The hydrodynamic radius (Rh) is utilized as an index of the spread of a polymer. It is well-known that the Rh of a spherical polymer dissolved in a solvent is correlated with its weight-average molecular weight. GPC is a size-exclusion technique in which molecules in solution are separated based on their size, and in some cases, based on their molecular weight. Pullulan, a linear polysaccharide, is a standard sample used in GPC analyses of polymers including polysaccharides. Rolland-Sabate et al. reported that the Rh of pullulan measured by DLS is proportional to the square of the weight average molecular weight determined by GPC [28]. Based on this result, we estimated the Rh of Gly by comparing its GPC elution time with that of pullulan as the standard. Figure 10 shows the time-dependent changes in the particle diameter (Rh) of Gly during vibratory milling.


Figure 10: Change in Gly particle diameter during vibratory milling.

It can be seen from Figure 10 that the Gly particle diameter decreased rapidly up to 30 min of milling time and thereafter gradually decreased toward the limiting value. This result was consistent with the total radical concentration of Gly, which exhibited a maximum at 30 min (see Figure 7).

In both cases of Dx and Gly, the molecular weight of Dx or the particle diameter of Gly steeply decreased until reaching the maximum value of total radical concentration. Thereafter, the molecular weight or particle diameter gradually decreased toward the limiting value (Figure 9 and Figure 10). Thus, decreases in each component radical concentrations of Dx and Gly were due to intra- and/or intermolecular flexibility associated with their characteristic branched chains, different from amylose. Figure 7 also shows that the DBS in Gly was considerably more stable than that in Dx due to the higher cross-linking present in the hyper-branched structure of Gly.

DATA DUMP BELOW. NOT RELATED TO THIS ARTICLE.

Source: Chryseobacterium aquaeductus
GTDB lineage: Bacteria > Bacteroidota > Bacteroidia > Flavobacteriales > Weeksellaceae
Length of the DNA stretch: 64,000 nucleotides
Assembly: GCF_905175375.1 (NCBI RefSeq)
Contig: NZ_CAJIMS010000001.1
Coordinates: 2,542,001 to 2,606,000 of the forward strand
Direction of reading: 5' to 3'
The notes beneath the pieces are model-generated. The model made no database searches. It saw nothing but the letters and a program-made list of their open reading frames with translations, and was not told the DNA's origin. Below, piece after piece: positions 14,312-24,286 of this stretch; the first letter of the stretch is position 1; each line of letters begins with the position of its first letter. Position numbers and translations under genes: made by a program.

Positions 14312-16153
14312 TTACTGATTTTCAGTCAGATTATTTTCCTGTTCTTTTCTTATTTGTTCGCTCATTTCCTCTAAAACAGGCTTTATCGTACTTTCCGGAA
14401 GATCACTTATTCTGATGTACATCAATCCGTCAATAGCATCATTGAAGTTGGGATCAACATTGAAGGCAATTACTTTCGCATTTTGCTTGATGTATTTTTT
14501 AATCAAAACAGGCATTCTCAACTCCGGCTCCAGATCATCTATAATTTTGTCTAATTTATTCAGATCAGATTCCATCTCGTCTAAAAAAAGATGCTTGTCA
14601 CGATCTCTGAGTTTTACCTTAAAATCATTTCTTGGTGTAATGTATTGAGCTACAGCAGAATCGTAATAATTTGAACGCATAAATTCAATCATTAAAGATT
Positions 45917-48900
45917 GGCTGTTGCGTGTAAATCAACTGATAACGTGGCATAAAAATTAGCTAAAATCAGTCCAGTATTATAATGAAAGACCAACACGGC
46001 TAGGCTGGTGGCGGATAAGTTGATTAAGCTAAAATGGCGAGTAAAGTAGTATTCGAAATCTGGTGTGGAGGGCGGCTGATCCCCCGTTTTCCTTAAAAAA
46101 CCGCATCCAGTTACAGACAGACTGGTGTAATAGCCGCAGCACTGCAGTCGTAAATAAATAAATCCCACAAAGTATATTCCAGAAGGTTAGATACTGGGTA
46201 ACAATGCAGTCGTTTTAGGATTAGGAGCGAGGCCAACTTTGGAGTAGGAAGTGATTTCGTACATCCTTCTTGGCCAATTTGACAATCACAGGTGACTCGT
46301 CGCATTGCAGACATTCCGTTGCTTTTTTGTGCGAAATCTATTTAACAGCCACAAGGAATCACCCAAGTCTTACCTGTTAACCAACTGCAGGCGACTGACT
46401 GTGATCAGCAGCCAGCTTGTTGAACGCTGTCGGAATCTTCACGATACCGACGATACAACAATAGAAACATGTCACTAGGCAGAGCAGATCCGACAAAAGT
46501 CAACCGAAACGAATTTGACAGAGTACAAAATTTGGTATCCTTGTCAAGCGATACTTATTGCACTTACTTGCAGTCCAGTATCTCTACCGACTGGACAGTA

We discussed here the nature of mechanoradical formation during mechanolysis of Dx and Gly, based on ESR spectra coupled with systematic computer simulations, in comparison with the mechanolysis of amylose.

The component spectra of Dx and Gly were essentially identical to those of amylose and remained nearly unchanged in the course of vibratory milling. Simulated Dx, Gly, and amylose spectra were also obtained from admixtures of the component spectra at different ratios. Computer simulations revealed that a singlet spectrum (II) assignable to the immobilized DBS was a major component of milled Dx and Gly.

The generated Dx and Gly mechanoradicals dissipated more readily than amylose mechanoradicals in the course of vibratory milling. Amylose has a helical structure, and Dx and Gly exhibit branched structures and it was speculated that the difference of polymer structure among them could affect the dissipation of mechanoradicals. Thus, hydrogen atoms on the main and branched chains of Dx and Gly could be abstracted, so that the resulting mechanoradicals could rapidly disappear by radical recombination and/or disproportionation reactions due to the flexible structure. Additionally, the hyperbranched structure of Gly might be responsible for the greater stability of the DBS in Gly than that in Dx. The other component spectrum of milled Dx and Gly was a nearly isotropic doublet (I), which could be assigned to an alkoxylalkyl-type radical formed by hydrogen abstraction at the C1 position of the glucose unit, indicating the generation of glucose-based mid-chain alkyl-type radicals. The total radical concentration of both Dx and Gly decreased after reaching the maximum concentration, suggesting that the resulting mechanoradicals underwent radical–radical coupling and/or disproportionation reactions to produce non-radical species.